from the huge horseshoe bar (which he says could seat as many as 40 people) to the buildingâs new windows and decor (a 110-year-old piano, vintage church pews and custom stained glass work
The new watering hole will also feature nightly DJsâthere will be a turntable built into the bar and Hall foresees mostly pre-'90s vinyl in rotationâand a budget-priced menu curated by consulting chef Gregory Gourdet of Departure. Hall says Dig A Pony hopes to open on July 20 (they'll be cutting it very close, though, based on the still-unfinished nature of the space), and while live music isnât slated for DAP this summer, some of Portlandâs finest electronic and pop bands (we were told names; we were also asked not to repeat names) are slated to help celebrate the grand opening.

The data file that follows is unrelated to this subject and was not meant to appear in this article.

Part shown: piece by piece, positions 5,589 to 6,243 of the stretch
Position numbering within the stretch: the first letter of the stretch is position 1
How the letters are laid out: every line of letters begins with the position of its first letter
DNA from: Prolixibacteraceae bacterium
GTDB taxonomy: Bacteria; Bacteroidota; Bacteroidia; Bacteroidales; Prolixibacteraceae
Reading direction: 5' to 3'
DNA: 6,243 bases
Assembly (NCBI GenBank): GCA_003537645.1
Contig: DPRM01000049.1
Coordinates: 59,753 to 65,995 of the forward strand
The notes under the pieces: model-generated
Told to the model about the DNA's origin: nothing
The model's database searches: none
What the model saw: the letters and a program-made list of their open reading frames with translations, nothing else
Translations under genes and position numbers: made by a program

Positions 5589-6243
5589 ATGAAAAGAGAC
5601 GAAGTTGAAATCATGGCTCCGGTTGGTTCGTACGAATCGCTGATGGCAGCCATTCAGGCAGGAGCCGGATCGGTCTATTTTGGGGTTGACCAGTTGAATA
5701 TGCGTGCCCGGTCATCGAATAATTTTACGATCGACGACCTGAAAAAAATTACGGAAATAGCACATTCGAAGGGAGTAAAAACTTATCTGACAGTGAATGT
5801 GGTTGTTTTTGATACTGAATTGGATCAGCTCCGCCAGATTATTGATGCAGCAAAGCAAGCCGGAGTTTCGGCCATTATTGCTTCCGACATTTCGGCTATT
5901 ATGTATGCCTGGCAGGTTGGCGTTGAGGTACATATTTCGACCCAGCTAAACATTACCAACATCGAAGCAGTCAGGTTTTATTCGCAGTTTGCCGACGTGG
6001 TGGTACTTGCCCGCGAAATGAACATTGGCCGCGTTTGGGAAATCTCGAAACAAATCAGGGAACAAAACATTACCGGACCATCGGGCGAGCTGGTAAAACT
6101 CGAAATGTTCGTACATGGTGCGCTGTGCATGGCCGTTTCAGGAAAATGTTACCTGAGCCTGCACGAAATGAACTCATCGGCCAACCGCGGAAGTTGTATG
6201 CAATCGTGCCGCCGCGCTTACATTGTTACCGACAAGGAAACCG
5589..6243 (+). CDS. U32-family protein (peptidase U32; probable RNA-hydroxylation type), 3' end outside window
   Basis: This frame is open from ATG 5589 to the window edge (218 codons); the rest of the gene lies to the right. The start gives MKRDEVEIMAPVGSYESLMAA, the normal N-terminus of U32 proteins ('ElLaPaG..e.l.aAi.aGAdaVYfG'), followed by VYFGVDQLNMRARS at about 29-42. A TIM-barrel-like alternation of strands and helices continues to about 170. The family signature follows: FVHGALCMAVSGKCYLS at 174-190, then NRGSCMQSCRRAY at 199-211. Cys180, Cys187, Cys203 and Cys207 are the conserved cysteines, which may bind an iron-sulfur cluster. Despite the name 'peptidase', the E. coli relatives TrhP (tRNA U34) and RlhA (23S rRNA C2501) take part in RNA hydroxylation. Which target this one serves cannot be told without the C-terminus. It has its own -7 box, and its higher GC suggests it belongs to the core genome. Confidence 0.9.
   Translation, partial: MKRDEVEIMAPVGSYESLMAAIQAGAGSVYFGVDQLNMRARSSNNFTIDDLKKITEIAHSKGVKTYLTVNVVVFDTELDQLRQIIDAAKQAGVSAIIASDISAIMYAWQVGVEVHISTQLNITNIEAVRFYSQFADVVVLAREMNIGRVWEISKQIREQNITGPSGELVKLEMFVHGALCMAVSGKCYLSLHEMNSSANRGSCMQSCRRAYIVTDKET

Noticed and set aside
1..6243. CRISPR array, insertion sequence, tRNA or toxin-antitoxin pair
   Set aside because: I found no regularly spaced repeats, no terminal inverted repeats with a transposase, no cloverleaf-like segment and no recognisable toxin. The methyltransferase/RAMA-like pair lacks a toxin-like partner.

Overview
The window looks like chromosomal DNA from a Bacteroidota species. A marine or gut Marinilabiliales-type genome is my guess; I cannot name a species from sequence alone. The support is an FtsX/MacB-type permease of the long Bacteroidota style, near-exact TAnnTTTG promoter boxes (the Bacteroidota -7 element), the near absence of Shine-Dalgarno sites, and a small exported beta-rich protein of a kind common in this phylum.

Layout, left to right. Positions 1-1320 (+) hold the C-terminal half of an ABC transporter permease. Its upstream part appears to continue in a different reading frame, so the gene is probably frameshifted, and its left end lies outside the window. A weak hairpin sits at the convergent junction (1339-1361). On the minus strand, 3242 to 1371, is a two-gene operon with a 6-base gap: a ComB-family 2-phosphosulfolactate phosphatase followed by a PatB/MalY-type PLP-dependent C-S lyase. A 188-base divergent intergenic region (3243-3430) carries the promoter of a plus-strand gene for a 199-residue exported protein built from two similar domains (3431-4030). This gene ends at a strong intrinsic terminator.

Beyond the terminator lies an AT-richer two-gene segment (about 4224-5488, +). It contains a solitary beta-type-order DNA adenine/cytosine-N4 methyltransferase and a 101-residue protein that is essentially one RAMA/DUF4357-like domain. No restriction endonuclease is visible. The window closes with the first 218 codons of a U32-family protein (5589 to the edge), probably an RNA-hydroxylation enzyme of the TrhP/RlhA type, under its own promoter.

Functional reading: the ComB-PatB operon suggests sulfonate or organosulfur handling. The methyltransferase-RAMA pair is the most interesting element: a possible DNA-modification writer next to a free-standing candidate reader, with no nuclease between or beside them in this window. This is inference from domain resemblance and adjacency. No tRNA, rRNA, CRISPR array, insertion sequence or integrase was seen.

Other tidbits recovered from our walk through: "Everything was covered in 90 years of asbestos tile and carpeting, and a lot of mediocre design decisions from the '70s," Hall says. "So we ripped everything out, but when we did, we exposed these old beams and this original tile floorâprobably from 1917 when the place was built. It was originally an old pharmacy called Potterâs Drug Company. So weâre just trying to bring it back to that element. We donât want to be pigeonholed as sort of a speakeasy, but all of our eyes are drawn to a classic look with dark wood."
As for that Beatles-inspired name, Hall says the primary owners (Hall, Jake Carey and Paige FinleyâFinley being the Beatles expert) talked over "about a hundred" names, but Dig A Pony just stuck. "I don't know if people will actually call it that," he says. "They'll probably just say Pony or DAP."